Aspiring foreign "washoku" chefs will be allowed to remain in Japan for two years after graduating from a culinary institute under a new visa program announced Dec. 27 by the farm ministry.
The visa extension program will begin in spring and allow foreigners who graduate from a culinary school in Japan to remain in the country to train at a Japanese restaurant.
The program is intended to foster washoku chefs to spread the cuisine around the world now that traditional Japanese cuisine has been formally designated as part of UNESCO's Intangible Cultural Heritage list.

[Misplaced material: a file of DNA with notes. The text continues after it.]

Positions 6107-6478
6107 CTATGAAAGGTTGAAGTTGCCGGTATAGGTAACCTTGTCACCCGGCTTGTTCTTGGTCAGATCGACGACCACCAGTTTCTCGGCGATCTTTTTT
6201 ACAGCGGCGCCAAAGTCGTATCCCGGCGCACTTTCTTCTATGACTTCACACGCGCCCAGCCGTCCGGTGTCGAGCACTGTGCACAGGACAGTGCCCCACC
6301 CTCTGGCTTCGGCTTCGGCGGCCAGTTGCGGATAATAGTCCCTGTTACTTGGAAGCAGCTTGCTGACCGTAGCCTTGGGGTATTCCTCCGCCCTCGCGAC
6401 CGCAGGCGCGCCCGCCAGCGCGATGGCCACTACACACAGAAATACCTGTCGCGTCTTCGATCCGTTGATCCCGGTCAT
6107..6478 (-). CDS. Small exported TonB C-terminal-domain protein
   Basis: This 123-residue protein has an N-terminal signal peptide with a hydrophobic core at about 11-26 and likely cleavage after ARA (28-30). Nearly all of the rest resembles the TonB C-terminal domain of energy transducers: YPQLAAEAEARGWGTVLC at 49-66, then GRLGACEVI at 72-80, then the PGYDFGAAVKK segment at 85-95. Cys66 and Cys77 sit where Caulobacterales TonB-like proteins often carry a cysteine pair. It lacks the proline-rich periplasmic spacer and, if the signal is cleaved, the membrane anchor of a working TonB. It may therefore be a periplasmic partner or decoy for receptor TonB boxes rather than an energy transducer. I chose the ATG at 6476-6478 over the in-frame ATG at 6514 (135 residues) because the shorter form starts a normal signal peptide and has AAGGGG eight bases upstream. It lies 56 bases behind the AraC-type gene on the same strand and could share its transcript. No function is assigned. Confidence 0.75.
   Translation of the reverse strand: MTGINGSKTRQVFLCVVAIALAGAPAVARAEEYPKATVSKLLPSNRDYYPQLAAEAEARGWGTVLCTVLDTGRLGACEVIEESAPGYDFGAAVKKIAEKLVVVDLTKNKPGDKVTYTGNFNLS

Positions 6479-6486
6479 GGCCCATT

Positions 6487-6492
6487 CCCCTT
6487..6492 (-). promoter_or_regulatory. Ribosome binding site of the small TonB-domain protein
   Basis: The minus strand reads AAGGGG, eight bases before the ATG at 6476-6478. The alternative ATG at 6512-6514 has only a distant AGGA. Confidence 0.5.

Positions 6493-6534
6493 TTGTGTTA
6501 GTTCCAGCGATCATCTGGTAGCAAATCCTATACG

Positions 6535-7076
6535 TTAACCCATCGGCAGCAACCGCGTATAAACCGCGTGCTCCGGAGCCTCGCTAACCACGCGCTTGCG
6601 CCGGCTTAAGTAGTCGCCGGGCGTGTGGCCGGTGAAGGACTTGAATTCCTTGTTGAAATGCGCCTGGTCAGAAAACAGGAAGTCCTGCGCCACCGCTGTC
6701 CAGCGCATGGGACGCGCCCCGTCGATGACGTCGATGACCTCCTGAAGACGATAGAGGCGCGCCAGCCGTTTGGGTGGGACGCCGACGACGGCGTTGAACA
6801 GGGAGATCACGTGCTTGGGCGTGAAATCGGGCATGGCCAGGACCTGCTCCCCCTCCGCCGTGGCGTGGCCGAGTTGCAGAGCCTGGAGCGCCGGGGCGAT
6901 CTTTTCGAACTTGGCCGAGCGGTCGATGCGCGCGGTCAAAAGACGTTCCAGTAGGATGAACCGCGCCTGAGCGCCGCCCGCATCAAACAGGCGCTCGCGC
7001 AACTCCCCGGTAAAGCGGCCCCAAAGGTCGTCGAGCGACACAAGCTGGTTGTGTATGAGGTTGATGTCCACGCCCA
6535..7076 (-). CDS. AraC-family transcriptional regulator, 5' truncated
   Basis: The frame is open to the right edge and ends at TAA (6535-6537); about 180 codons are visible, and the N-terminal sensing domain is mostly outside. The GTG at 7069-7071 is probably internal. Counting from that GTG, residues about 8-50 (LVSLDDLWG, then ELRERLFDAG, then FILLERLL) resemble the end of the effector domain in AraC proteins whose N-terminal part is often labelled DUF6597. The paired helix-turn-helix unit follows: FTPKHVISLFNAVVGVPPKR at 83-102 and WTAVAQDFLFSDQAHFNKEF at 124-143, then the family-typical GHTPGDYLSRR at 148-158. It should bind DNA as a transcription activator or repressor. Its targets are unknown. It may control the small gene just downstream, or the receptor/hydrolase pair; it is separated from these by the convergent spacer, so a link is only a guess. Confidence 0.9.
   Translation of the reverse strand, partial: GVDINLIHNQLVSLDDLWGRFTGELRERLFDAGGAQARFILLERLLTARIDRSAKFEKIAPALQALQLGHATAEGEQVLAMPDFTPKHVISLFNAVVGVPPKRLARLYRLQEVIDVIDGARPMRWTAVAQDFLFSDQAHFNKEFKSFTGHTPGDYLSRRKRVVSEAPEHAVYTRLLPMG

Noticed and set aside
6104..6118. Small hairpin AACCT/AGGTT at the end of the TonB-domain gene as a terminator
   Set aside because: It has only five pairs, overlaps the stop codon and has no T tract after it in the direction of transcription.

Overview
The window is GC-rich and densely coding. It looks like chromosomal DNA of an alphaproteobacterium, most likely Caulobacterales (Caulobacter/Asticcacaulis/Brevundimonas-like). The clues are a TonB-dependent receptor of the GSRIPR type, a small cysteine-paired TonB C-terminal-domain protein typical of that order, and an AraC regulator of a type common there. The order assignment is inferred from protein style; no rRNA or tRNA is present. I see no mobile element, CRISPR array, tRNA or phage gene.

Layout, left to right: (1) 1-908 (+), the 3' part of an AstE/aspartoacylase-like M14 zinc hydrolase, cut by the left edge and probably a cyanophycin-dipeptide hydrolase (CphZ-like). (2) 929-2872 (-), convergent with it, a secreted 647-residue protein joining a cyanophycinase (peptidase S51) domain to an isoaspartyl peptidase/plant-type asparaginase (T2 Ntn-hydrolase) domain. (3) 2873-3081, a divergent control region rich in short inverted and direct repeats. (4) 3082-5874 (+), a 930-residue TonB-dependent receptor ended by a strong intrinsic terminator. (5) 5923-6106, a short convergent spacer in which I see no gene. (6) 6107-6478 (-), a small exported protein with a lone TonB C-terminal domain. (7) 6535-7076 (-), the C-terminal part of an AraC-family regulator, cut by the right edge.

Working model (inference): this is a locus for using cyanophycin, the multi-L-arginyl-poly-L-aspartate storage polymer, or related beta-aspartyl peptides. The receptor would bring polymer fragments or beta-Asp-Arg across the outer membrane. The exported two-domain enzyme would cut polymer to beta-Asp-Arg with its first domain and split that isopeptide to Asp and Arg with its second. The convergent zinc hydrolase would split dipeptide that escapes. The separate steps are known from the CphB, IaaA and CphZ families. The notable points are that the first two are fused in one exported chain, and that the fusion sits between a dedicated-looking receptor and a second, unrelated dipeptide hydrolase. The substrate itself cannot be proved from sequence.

There are currently about 200 foreigners studying washoku cuisine in Japan on student visas. Under the current system, those individuals would have to return to their native land after graduation.
Under the Immigration Control and Refugee Recognition Law, working visas are only issued to chefs specializing in foreign cuisine, such as Indian or French.
Under the new program, a training plan would be compiled by the culinary school and the Japanese restaurant that has agreed to take on the graduate. If no problems are found, a two-year visa extension will be granted.
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